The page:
“Aldi went bananas”: How coffee roastery Nomad found a lifeline in panic-buying

Aldi

Nomad chief executive Craig Dickson. Source: supplied.

When the COVID-19 pandemic started, Nomad Coffee Group chief executive Craig Dickson was worried his company would face a collapse in revenue as cafes across Australia shut down or restricted their trading.

The business, which trades across the Veneziano, Black Bag Coffee Roasters and Coffee Hit brands, usually supplies between 400–500 cafes across Australia, but saw more than 50% of its customers shut their doors in March as coronavirus trading restrictions set in.

“We were forced to transition quite quickly,” Dickson tells SmartCompany.

But Dickson says the outbreak has been a lesson in the value of diversification after Nomad managed to make up for a collapse in its cafe wholesale revenue thanks to a 50% increase in sales of its Lazzio Coffee range in Aldi supermarkets.

In addition to Veneziano’s wholesale operation, Nomad’s Black Bag brand serves as a supermarket vertical, while Coffee Hit is its own franchised cafe operation, with 14 stores nationally.

“The thought of our local cafe being closed probably worried a lot of people, so they decided they’d make coffee at home,” Dickson says.

“We are a mad coffee-drinking nation, we have to have our caffeine hit every day, right?”

Nomad has supplied Aldi through its Black Bag Roasters brand since 2014, launching specialty coffee brands through the discount supermarket chain and even picking up a few industry awards in the process.

When the pandemic hit and customers were worried about popping down to their local barista, the products were in the perfect position to fly off shelves.

Dickson says sales began picking up at Aldi in mid-February, around the same time the first pangs of panic-buying started seeing supermarket shelves empty.

Things accelerated so fast it was difficult for the business to meet the orders, having had its global supply chains significantly disrupted by the outbreak.

“Aldi went bananas for about six weeks,” Dickson says.

“Trying to manage a customer of that size doing 50% more sales was challenging.

“There were people who used to be sales reps doing deliveries … others normally in customer service ended up in the packing line.”

Dickson says Nomad was forced to double down on its stock investment, ordering more green beans from central and South America than it typically would to ensure there was enough product to meet demand.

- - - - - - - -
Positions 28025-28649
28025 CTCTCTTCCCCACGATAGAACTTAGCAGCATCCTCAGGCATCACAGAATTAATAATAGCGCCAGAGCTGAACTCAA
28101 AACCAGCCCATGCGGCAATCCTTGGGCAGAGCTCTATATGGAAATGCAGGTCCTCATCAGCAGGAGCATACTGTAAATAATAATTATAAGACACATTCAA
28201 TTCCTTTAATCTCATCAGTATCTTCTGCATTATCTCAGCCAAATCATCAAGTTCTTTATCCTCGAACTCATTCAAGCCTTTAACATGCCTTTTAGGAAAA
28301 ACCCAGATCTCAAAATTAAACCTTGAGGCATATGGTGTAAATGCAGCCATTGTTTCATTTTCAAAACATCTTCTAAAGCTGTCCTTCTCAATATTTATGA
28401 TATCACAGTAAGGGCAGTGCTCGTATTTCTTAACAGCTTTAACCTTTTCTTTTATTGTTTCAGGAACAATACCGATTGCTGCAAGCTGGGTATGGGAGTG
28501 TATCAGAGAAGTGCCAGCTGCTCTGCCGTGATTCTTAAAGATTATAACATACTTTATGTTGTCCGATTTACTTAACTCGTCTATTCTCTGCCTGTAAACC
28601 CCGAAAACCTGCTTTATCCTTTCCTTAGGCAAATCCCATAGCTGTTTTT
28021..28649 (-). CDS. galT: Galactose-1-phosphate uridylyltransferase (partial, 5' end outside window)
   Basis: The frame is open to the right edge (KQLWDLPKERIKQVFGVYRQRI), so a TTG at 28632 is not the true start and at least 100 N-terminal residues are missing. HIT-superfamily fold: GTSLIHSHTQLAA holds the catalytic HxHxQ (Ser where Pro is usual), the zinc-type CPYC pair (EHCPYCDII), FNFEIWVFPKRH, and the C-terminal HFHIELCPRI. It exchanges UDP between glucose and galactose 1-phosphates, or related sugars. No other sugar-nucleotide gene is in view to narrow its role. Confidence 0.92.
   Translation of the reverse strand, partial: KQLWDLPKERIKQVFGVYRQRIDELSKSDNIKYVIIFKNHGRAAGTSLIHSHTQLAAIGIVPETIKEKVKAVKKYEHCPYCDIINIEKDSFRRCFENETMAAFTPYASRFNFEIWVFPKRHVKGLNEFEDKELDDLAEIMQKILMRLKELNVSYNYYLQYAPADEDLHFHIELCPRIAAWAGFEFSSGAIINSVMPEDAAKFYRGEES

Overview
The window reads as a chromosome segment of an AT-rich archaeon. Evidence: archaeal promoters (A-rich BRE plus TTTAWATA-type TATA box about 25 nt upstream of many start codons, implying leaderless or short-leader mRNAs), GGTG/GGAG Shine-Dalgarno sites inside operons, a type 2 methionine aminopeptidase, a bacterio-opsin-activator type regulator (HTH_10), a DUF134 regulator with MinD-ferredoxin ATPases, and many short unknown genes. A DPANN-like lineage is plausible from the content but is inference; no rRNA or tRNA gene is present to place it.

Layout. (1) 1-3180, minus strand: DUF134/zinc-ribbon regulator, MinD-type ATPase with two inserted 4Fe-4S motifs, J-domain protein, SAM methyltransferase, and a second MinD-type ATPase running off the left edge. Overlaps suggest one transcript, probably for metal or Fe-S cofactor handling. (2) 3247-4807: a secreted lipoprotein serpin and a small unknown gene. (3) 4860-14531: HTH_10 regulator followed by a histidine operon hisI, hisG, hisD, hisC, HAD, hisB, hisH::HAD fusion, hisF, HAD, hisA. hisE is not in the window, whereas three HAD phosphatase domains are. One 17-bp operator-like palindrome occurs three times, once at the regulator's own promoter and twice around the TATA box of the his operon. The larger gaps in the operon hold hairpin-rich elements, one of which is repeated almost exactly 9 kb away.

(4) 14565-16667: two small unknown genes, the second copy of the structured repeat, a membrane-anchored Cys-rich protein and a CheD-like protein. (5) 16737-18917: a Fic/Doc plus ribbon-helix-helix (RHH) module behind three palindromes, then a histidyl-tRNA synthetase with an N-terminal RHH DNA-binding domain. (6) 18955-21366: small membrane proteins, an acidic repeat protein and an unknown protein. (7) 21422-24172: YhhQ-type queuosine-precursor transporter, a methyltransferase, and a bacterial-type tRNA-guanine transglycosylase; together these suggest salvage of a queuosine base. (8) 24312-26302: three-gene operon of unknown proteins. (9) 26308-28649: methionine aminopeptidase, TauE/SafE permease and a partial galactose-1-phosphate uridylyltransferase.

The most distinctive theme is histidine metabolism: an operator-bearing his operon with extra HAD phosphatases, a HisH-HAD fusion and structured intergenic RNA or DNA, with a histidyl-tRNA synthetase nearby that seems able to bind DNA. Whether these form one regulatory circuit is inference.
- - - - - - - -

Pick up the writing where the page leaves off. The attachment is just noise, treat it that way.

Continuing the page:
But the sales uplift has been a saving grace for the business, which not unlike many other firms across the economy, has only just emerged from crisis management mode.

“Our business is coming back now as we come out the other side … we’ve had a number of cafes re-open as JobKeeper has kicked in,” Dickson says.

“There’s a little bit of confidence we’re coming out the other side now.”

Nomad is one of about 800,000 businesses across Australia that have enrolled for the Morrison government’s $130 billion JobKeeper wage subsidy program, and Dickson says payments have started flowing.

While there’s talk the federal government could curtail the program to cut back on costs as trading restrictions ease, Dickson says Nomad originally planned to get through the pandemic with no government help.

The chief executive is hopeful Nomad will come out on the other side of the pandemic stronger, having secured newfound growth in its retail and e-commerce verticals.

“Businesses that have been able to transition into retail, online or have done something different, I think those are the ones that are going to come out the other side of this with a new market, and they’re going to get 80% to 90% of their old market back,” Dickson says.

“Some businesses will come out much stronger.”

Business has been picking up for Nomad in May as federal and state government officials begin easing trading restrictions across Australia.

Venues are beginning to open up with restrictions on patron numbers, but while some business owners are deciding to wade back into the market, Dickson says it’s still going to be hard for anyone in the industry to turn a profit.

“The industry is not going to recover fully until cafes are back to having full seating,” Dickson says.

“Having 10 people per cafe sitting down probably doesn’t assist us that much to be honest.

“It means you have to reactivate kitchens and all those sorts of things for not enough turnover, for restaurants, that’s not going to be viable.”

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